As a therapist, I believe it is important for me to work on my own mental health, which I have been doing since 1985. I try to be honest with myself–practice what I preach, you know? I have come a long way since I was in my late teens, and still, I struggle with things that are not discussed much anymore—decision making and delayed gratification.
In 12 step programs, delaying gratification is a big deal because a component of most addictions is the inability to do this. Over the past decades, neurologists have identified that addictions of all kinds change the pleasure pathways in our brain. This reinforces our mind and body’s dependence on something outside of ourselves to make us feel good. And it can be ANYTHING that brings us pleasure. Pair all that happens inside us with what we see going on around us. Media of all kinds capitalize on our affected cognitive state, and we fall prey to marketing that we need the latest, greatest, most lavish ____________. You fill in the blank. Our society is focused on immediacy, as information is at our fingertips, and many fast food restaurants stay open 24 hours a day, 7 days a week. Amazon will get you what you want as quickly as possible so we don’t even have to leave our homes. Drive up to Wal-Mart and have someone bring your groceries out to you. We want convenience, ease, which isn’t all bad, unless you’re like me and gain weight or rack up a ton of debt!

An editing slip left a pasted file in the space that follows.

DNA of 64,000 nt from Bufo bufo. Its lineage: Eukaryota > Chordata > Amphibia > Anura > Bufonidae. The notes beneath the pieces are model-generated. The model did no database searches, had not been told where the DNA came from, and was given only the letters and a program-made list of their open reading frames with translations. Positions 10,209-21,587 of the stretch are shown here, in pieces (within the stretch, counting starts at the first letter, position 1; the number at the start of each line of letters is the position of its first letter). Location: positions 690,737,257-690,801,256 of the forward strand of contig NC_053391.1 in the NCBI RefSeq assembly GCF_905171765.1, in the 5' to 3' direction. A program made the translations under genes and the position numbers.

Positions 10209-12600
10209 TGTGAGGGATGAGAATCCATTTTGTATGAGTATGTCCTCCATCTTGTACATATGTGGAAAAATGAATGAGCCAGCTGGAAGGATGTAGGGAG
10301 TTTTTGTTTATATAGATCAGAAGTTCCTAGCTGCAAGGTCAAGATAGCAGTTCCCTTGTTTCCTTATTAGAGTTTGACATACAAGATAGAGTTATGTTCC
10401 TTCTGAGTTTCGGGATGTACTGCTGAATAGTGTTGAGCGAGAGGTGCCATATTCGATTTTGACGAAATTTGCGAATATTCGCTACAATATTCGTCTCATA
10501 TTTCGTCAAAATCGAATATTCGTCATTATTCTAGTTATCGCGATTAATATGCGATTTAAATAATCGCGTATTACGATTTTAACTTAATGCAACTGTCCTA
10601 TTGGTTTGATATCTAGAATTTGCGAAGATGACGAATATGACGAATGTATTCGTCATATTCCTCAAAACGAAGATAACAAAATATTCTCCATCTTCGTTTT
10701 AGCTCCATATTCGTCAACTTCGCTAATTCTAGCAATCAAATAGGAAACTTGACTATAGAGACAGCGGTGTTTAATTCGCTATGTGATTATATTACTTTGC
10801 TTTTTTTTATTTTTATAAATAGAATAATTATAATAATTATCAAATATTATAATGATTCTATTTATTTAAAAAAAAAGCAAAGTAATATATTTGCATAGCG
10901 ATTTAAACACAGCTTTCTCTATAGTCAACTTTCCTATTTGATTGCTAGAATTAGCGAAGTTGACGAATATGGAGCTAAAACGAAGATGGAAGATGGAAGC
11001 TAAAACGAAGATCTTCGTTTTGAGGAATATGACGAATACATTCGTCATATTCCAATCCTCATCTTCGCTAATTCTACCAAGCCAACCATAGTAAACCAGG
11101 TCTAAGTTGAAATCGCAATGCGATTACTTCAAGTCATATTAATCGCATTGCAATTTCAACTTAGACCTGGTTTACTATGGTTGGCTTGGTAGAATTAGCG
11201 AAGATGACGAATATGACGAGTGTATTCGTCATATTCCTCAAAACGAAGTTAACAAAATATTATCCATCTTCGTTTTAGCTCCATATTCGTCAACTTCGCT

Where does decision making fit in all of this? Our brains remain tricky things. When I was at that dinner with friends, I made a decision in the moment. I didn’t really give it a second thought, and that’s the problem. Decision making is about being conscious of what you’re thinking and living in accordance with your values. Behavior is a result of a decision. I was told once that not making a decision is making a decision. What?! Yup! No one forced me to eat that piece of pie. By ignoring my thoughts and values, I didn’t face the difficult task of deciding to say no and potentially offending my host by having to explain that I want to lose weight. I’m sure you’ve been in a similar situation. Didn’t you walk away feeling worse about yourself in the long run, if you were willing to admit that to yourself? What’s worse—a friend being offended or you being offended by what you do or don’t do? The one person/relationship that is with you 24 hours a day, 7 days a week until you die is the relationship you have with yourself. When we do things we regret for whatever reason, we damage the relationship we have with ourselves.